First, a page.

California’s severe drought is hitting both human and animal communities hard. While it is easy to see the devastation on land through photographs of parched land and withering crops, the plight of the state’s aquatic species is more difficult to detect. Due to shrinking rivers and creeks, Coho salmon could be facing extinction south of San Francisco. Without enough precipitation to swell inland waterways, the fish are stranded in the ocean and unable to travel to their traditional spawning grounds.

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Coho salmon used to embark upon some of the most storied salmon runs in the West. Hundreds of thousands of fish would make their way inland to reproduce along the coast ranging from the top of California down to Monterey Bay. The species is now considered threatened, and biologists fear that the drought will wipe out populations along wide swaths of their native territories.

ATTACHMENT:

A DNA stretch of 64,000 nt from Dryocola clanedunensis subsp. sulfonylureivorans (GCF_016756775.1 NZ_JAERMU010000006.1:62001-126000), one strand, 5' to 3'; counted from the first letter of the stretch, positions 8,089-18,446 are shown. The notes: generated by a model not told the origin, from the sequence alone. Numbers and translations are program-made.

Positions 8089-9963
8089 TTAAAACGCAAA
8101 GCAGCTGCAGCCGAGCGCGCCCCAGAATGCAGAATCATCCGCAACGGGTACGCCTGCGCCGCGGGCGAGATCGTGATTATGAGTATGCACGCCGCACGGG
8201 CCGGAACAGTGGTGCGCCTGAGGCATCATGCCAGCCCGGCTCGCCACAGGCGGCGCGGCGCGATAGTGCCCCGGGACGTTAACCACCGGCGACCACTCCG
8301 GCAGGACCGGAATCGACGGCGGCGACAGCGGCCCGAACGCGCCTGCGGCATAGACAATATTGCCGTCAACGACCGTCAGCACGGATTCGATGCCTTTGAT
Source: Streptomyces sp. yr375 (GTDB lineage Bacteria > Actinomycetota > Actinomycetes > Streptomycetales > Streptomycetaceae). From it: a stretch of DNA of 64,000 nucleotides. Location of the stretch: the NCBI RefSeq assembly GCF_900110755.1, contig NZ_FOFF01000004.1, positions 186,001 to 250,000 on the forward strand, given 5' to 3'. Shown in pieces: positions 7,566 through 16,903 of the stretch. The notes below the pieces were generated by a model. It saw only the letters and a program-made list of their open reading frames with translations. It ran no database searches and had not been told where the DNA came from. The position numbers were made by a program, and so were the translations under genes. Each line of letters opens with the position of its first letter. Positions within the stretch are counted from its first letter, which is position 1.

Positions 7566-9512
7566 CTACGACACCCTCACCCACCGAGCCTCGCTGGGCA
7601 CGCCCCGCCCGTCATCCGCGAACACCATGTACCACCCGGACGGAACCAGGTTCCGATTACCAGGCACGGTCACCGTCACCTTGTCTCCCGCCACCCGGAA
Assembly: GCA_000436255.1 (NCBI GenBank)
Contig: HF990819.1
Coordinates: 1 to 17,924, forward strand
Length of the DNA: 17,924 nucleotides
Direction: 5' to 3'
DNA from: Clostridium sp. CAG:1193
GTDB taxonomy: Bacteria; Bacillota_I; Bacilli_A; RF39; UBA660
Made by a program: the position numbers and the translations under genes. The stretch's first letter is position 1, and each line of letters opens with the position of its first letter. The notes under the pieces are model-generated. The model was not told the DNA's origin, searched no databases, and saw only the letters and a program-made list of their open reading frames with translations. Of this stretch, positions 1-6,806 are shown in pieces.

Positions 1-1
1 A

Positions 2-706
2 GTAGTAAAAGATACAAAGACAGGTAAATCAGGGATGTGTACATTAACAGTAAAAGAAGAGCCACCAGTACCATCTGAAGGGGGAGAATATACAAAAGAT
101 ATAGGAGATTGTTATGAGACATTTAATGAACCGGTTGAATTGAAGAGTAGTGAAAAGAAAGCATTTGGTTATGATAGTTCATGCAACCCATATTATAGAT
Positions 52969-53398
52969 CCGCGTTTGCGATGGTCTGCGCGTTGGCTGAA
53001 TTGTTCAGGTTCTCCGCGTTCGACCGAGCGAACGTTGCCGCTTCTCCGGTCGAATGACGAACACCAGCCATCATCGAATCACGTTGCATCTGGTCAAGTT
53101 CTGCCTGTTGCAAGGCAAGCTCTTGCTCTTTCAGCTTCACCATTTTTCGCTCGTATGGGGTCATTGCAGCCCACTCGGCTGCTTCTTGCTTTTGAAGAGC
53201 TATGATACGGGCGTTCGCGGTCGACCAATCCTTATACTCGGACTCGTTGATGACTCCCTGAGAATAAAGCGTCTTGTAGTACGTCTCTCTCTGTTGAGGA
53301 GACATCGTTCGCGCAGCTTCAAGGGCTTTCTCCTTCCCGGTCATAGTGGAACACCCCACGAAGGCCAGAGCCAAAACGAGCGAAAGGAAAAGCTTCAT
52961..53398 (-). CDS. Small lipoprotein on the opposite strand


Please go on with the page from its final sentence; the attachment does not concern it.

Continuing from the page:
In Santa Cruz and Monterey counties, sandbars prevent access to the creeks the salmon need to gain access to spawning grounds. The California Department of Fish and Wildlife fears that the situation is so dire that the Central Coast coho could be completely wiped out south of the Golden Gate. The one access point that is still available in Marin county has lured very few fish into Lagunitas Creek, an area historically used to assess population health.

To try and entice the fish to make their journey from the ocean, 29 million gallons of water were diverted from Kent Lake in Marin. Biologists recorded extremely low numbers of salmon eggs in the watershed – nearly half of the number observed last year. Juvenile coho are also feeling the stress as their watery homes shrink.

To keep the species alive south of San Francisco, fisheries like the Scott Creek hatchery in Santa Cruz are doing their best to breed coho. Yet, without anywhere to put them, recovery will undoubtedly be an enormous challenge. With Governor Brown’s recent suspension of the California Environmental Quality Act (CEQA) regulations, biologists will also have fight to keep already limited water from the Sacramento Delta from being sucked up by farming interests in the Central Valley. Unless an environmental and political balance can be achieved, the coho salmon will be left high and dry.

Via SF Gate

Images via USFWS and NOAA